Stellaris – How to Stop a Revolt

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There is a long list of problems that can occur in Stellaris. Some of these are threats that could end all life in the galaxy, while others are much closer to home. If your pops don’t like their lot in life, there is a good chance they could revolt.

A revolt is when a group of planets decides they don’t need your empire anymore and decides to go at it alone. This could result in you losing some key defensive positions and economic clout. You need to learn how to stop revolts if they become a possibility.

Recommended Read: How to Manage Planets in Stellaris

This guide will teach you what a revolt is, how revolts begin, steps you can take to prevent the revolt, and some other handy tips along the way.

To stop a revolt in Stellaris, you want to increase the stability of the planet as much as you can, station armies on the planet, improve the starbase in orbit of the revolting planet, increase the stability of planets in the same system, provide employment, and make your slaves happier.

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How to Stop a Revolt in Stellaris

If you don’t care about your people in Stellaris, they are not going to roll over and accept that. There is always the looming threat of the people uprising and annexing themselves from your empire.

Don’t think you are exempt if you have slaves either. Treat your slaves badly enough, and they, too, will bite the mandible that feeds them.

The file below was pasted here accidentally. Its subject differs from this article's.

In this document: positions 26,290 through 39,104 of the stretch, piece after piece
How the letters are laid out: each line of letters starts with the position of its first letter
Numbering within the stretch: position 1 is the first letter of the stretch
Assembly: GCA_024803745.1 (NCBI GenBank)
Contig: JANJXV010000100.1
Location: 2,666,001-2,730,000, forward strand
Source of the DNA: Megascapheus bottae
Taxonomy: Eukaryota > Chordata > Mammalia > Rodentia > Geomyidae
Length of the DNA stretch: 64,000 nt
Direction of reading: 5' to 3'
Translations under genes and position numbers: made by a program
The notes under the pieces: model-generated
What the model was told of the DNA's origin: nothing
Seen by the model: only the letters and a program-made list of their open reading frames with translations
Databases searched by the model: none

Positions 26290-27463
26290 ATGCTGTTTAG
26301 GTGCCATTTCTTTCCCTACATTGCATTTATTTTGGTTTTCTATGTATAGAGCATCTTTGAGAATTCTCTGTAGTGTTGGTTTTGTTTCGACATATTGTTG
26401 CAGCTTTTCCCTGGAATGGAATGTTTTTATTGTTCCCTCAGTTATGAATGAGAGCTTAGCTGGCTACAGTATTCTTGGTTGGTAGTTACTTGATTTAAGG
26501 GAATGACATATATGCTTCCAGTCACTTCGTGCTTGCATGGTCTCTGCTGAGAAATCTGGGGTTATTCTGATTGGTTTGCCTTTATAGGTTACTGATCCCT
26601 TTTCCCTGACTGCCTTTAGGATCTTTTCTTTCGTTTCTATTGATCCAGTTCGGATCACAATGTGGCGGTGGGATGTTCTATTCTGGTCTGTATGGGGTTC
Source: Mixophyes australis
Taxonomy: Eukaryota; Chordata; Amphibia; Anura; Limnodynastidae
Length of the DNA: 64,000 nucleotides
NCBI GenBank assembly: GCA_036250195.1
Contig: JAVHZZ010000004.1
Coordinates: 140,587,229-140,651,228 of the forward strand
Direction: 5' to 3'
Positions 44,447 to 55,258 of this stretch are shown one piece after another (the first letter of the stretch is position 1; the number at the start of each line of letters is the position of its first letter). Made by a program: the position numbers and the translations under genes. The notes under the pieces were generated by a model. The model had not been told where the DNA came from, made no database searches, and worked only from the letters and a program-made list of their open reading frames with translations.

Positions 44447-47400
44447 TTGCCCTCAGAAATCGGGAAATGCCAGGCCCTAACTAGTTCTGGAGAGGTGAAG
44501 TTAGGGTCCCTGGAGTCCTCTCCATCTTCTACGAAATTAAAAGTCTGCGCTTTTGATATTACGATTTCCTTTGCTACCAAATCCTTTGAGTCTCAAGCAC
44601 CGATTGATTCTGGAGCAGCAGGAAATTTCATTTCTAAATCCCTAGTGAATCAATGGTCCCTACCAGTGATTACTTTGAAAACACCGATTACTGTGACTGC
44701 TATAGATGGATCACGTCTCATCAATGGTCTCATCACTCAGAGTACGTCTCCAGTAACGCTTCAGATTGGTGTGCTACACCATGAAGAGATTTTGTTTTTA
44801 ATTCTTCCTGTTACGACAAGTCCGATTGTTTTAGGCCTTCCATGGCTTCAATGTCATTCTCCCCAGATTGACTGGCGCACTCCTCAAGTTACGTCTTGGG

You are probably wondering what happens if your people revolt, and it is worse than you think.

If the situation becomes so bad on a planet, the threat of revolt can spread to your other colonies, and if you continue to do nothing, these insurrectionists will rise up and form their own empire.

Let’s say you have four planets at risk of revolt; if they do decide to do so, you will lose all of those planets because they form their own empire.

This means all the pops, buildings, districts, and upgrades you spent there are no longer yours anymore.

There is no situation where this is a good thing; not only have you lost your planets, but now you have a neighbor with pre-established infrastructure who hates your guts.

Of course, you can go to war with them and take your territory back, but this is time and effort that could be better used on other matters.

Prevention is always better than the cure, so how do we stop revolts? First, you should understand how the darn things work.